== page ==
CORK City is lagging far behind Dublin when it comes to tree planting.
Cork City Council plant an estimated 200 trees per year. In comparison, Dublin City Council plant over 5,000 trees each year.
South Dublin County Council has planted 4,000 trees in the past three years.
Cork Trees Trust claim the reason for this is that there is no dedicated Tree Policy in place for City Hall.
Conn Donovan, acting secretary of Cork Trees Trust, says over 2000 people have signed a petition to implement a tree policy.
“Dublin councils have tree policies. Why doesn’t Cork?” he asks.
Mr Donovan points to the lack of trees in the city centre and urban areas.
“Centre Park Road and Grand Parade are examples of this,” he said. “Trees here were damaged or knocked down. They weren’t replanted in these same spots, and in some instances where they stood was tarmacked over.
“Nano Nagle bridge is another area where this has occurred. There’s only one tree left, and they have paved over where the others stood.”
“Storm Ophelia damaged trees on Centre Park Road and they also haven’t been replaced.
Mr Donovan says while Cork City Council plant 200 trees a year, they “seem to be going into parks or green spaces.”
“We need street trees in urban areas of Cork city,” he said.
“They make the area nicer, provide shade, act as meeting space, and can help reduce air and noise pollution.”
Mr Donovan claims that tree planting is not a priority for the council: “This is why we need a tree-planting policy. We need a defined strategy for ensuring tree planting, maintenance and protection.”
Cork Trees Trust submitted their proposal to the City Council in May, and they say they have not received a response from the executive yet.
Mr Donovan was also critical of the council’s tree pruning: “Trees in urban areas are ‘hacked’, not pruned. This opens the tree up to disease, and this starts the decline.
“Cork is supposed to be a livable city. It’s also part of the Healthy City Initiative. Part of that should be greenery.”
However, the City Council has hit back at claims that it is not doing enough in terms of tree planting.
“Recently a small number of individuals have complained about the City Council recklessly felling and pruning trees at various locations in the city,” says Stephen Scully of the City Council’s Parks Department.
“That claim has no foundation whatsoever, all inspections and tree works are carried out in accordance with best arboriculture practice and in a professional manner by qualified personnel.”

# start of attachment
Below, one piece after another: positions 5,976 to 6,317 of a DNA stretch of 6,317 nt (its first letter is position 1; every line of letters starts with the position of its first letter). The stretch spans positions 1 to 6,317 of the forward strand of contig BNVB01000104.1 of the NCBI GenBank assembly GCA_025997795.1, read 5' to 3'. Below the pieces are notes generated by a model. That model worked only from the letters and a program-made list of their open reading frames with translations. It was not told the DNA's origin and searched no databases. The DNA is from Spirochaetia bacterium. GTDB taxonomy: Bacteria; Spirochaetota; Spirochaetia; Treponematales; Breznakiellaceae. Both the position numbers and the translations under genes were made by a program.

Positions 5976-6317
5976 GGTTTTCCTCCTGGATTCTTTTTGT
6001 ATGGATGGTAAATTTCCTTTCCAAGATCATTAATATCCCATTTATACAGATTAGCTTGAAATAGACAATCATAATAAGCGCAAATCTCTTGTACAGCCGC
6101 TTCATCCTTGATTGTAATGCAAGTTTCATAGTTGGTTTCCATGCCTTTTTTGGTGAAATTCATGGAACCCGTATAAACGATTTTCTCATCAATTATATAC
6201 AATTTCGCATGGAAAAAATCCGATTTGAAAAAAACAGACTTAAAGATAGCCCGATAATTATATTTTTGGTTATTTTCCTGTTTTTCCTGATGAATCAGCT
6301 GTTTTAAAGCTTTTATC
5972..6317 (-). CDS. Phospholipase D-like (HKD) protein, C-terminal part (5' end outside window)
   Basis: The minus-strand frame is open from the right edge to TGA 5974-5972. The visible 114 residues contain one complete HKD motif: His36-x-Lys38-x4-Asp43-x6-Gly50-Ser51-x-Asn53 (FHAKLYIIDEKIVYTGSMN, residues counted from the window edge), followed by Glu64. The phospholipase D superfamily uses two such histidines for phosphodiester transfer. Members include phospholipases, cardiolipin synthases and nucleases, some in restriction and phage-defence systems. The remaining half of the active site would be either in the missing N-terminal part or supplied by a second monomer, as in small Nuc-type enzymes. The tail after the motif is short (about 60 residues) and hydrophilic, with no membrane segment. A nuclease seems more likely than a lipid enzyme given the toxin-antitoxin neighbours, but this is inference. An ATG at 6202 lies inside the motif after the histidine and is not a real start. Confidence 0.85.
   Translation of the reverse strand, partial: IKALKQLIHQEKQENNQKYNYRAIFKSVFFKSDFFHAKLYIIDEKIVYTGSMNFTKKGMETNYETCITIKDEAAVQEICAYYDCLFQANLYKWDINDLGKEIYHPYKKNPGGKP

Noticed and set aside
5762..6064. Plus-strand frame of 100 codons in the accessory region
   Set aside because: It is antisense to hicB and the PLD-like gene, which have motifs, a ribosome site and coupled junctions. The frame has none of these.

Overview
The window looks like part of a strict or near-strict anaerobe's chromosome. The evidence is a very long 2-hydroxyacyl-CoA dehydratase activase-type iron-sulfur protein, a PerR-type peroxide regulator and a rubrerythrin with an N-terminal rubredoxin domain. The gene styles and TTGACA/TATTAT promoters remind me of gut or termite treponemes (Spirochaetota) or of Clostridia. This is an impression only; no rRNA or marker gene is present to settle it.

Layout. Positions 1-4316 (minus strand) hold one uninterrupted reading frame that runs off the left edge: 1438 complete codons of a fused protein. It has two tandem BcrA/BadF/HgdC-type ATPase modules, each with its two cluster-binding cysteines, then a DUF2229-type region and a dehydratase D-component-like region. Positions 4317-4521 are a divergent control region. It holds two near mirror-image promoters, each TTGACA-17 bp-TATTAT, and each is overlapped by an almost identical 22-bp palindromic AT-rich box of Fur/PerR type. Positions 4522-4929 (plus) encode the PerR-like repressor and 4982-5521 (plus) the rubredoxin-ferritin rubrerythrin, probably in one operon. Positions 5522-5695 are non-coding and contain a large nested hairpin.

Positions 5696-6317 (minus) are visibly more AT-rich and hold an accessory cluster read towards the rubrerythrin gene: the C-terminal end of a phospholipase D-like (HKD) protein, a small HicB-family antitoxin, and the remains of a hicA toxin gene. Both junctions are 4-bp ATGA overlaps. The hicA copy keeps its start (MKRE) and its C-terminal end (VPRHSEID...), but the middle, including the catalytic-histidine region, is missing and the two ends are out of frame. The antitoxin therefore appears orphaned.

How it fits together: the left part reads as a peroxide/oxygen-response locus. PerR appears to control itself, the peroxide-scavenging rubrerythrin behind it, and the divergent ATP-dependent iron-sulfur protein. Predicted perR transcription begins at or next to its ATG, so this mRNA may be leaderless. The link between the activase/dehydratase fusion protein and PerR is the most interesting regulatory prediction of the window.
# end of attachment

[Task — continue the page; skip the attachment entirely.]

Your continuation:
“Trees will be planted as part of the Marina Park Project, with Phase One commencing in January 2020, trees will also be planted on Centre Park Road once finish levels are determined for the South Docklands Development.
“There is a difficulty with underground services near Nano Nagle Bridge, whilst the South Terrace is already a beautiful tree-lined terrace.”
Mr Scully says that the approximate number of “dead, diseased and unsafe trees” felled in any twelve-month period is 200. However, it appears that while the council replace these trees, the total number of trees isn’t increasing.
“We do plant circa 200 trees per annum and hope to increase this further, depending on resources.”
Mr Scully went on to say that city trees are managed in the context of tree health, public safety, and proximity to properties and utilities.
“Tree works include a combination of programmed work, emergency works and response to requests. All works and requests are pre-inspected by qualified arboriculturists and works are carried out by qualified tree surgeons.”
Mr Scully says it is difficult for city trees to survive in an urban environment due to a number of factors.
“The lifespan of individual trees can vary. Individual species can be vulnerable to pests and diseases.
“Many street trees have to contend with poor soil conditions that lack nutrition and the capacity to retain or release moisture. Their root system has to navigate between a myriad of utilities of varying depths and sizes, while others have to contend with overhead cables.”
Mr Scully adds that recent extreme weather events affect Cork’s tree population.
“High winds and storms are responsible for the loss of many trees and serious damage to others during most winters,” he said. “An example from last year was the re-emergence of Dutch Elm Disease, due to the long hot dry summer, resulting in many regenerated elm trees dying during the autumn and early winter.”
Despite these challenges, Mr Scully says the city has targets in terms of greenery.
“Chapter 10 of the Cork City Development Plan 2015-2021 outlines the importance of trees and urban woodlands in the city and sets clear targets in Objective 10, for both the protection of existing trees and the continued development of the urban woodland, which includes individual street trees, tree groups and wooded areas.”